Many persons pass by the “Old Willow” on the mall of the University campus without giving it a second glance… yet this tree is a signal of Penn State spirit to many alumni.
This was illustrated by Penn State’s Class of 1921, which held its 45th reunion here last weekend and also paid tribute to the “Old Willow” at its banquet. The class distributed some literature about the history of the tree, and here’s a good opportunity to acquaint you with some of the background.
The “Old Willow” was planted in 1858 or 1859, but there are various claims as to who planted it.
One story reports that Professor William G. Waring, the first superintendent of farm and grounds, was responsible. He “laid out the grounds, planted the first orchards, gave the first landscape touches of ornament and plan to the campus.”
Another claim is that Lemuel Osman, a young man who worked for the Farm School in the building of the west wing of Old Main, planted it. According to this version, “Old Willow” was an offshoot of trees that grew at Centre Furnace, and Mr. Osman “brought a sprig that transversed the main road.” Some witnesses vouched for its authenticity.
One more interesting story—and as plausible—is that the “Old Willow” was an off-shoot from one at the villa of the poet, Pope, at Twickenham. “It is affirmed that it was brought over by Dr. Evan Pugh, Penn State’s first president, when he returned from a six-year sojourn on the Continent and in England.” Dr. Pugh did bring materials for the Farmers’ High School, and it seems natural that he should wish to transplant a “bit of England” on our pioneer campus… and Professor Waring, quite naturally, could have planted and nurtured the infant tree.
In support of this tradition, Professor I. Thornton Osmond, who retired and moved to Carlisle, wrote a letter to Dr. John Martin Thomas, president of the University in 1923. He wrote, in part: “When I went to State College in 1879, I was told that Dr. Evan Pugh brought a scion from a willow tree on the poet Pope’s grounds at Twickenham, which became the beautiful young tree then about 20 years old. I am quite sure that Prof. C. Alfred Smith was one of those who told me this. He graduated in the first class, and was Dr. Pugh’s assistant for a time.”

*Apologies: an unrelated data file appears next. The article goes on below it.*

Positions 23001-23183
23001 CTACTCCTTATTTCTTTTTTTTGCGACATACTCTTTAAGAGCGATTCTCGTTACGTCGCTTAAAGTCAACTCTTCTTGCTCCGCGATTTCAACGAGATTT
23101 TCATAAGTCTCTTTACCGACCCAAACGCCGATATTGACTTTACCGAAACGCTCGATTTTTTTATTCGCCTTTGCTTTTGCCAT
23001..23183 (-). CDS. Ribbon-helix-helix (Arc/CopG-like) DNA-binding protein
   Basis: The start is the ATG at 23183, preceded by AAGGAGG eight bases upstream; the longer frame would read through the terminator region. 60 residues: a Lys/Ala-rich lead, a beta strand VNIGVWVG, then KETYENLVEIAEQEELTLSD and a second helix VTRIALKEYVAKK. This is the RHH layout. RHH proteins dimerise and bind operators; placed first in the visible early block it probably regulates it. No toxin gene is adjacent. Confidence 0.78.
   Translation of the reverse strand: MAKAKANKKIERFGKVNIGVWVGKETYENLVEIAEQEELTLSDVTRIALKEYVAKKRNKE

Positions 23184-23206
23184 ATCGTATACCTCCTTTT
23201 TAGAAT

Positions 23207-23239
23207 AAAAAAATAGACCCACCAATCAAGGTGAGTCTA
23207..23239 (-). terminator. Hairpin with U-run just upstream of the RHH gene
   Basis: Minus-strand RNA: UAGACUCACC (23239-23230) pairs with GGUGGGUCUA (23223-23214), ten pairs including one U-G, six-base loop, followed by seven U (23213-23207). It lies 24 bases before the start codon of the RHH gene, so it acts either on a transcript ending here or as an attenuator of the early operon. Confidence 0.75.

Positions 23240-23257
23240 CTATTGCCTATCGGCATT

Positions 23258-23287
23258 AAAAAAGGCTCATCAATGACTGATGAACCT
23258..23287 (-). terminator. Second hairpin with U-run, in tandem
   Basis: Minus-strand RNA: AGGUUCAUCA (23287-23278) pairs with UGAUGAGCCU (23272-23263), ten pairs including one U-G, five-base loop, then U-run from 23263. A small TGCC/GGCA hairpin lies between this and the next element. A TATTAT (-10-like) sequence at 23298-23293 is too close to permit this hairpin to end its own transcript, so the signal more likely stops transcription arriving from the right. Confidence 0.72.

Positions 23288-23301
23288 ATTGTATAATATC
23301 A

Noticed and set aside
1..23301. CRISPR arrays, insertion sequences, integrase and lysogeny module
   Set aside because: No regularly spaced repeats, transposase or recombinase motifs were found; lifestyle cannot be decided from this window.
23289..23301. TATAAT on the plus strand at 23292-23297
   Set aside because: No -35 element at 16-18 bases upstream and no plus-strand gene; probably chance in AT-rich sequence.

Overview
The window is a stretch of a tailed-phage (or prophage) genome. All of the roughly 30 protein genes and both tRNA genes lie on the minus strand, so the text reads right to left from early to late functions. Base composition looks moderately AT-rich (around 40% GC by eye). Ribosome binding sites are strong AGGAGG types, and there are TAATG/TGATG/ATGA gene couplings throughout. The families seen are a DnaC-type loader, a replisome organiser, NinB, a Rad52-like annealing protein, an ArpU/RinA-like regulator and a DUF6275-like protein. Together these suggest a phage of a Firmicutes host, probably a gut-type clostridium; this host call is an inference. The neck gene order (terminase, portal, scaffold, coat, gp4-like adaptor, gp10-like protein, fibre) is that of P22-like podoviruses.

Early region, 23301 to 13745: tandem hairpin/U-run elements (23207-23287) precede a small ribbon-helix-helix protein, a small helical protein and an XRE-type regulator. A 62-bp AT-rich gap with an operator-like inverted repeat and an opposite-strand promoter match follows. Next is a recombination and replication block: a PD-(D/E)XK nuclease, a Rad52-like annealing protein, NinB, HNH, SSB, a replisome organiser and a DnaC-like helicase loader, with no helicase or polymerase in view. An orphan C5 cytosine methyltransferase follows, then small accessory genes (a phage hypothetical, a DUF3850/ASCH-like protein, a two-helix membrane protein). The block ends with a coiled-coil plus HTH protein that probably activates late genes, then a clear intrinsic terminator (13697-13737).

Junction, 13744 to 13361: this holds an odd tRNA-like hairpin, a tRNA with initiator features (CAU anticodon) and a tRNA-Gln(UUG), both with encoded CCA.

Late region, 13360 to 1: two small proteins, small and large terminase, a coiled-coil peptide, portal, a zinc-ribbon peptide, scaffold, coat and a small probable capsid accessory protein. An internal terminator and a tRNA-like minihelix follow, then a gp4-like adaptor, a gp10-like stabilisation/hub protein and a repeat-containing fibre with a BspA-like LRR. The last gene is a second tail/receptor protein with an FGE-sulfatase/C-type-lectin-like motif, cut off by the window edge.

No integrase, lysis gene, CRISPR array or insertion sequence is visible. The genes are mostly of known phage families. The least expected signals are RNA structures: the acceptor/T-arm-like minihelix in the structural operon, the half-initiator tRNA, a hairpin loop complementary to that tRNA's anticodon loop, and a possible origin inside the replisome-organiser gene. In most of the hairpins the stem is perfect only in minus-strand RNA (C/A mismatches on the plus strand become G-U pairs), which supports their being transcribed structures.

The “Old Willow,” by this time, had become a thing of beauty to all on campus. As the historian, Dr. Erwin W. Runkle, said, “Let tradition continue to weave kindly strains about the origin of ‘Old Willow,’ no one who saw it and loved it in its prime will ever forget its beauty and majesty.”
On August 21, 1923, a storm hit the campus and “Old Willow” fell. Fortunately, in anticipation of such an event, a shoot from the tree had been planted beside “Old Willow”… and on Alumni Day, June 12, 1921, this new “Old Willow” had been dedicated.
“Old Willow” has been the recipient of boundless sentiment, campus rites, of many poems of praise, and of endless pictures. “The La Vies of 1916 on, contain splendid reproductions, both real and artistic—showing that even in its declining years, it wore the garb of beauty, and continued to hold a genuine place in the hearts of Penn State men as our oldest natural tradition.”
It still does, as demonstrated by the Class of 1921 last weekend. And the new “Old Willow,” now 54 years old, graces the mall where (according to the Penn State Alumni News in 1923) “today it bids fair to rival in beauty and affection its progenitor.”
This is only a sparse recount of the “Old Willow”… but there’s one final and new note [sic] at the Class of 1921 banquet, cuttings from the “Old Willow” were distributed to class members, and the tradition of the old tree may spring up in the backyards of alumni throughout the state and nation.
If Pope’s words are forgotten, his slip of a willow will not be.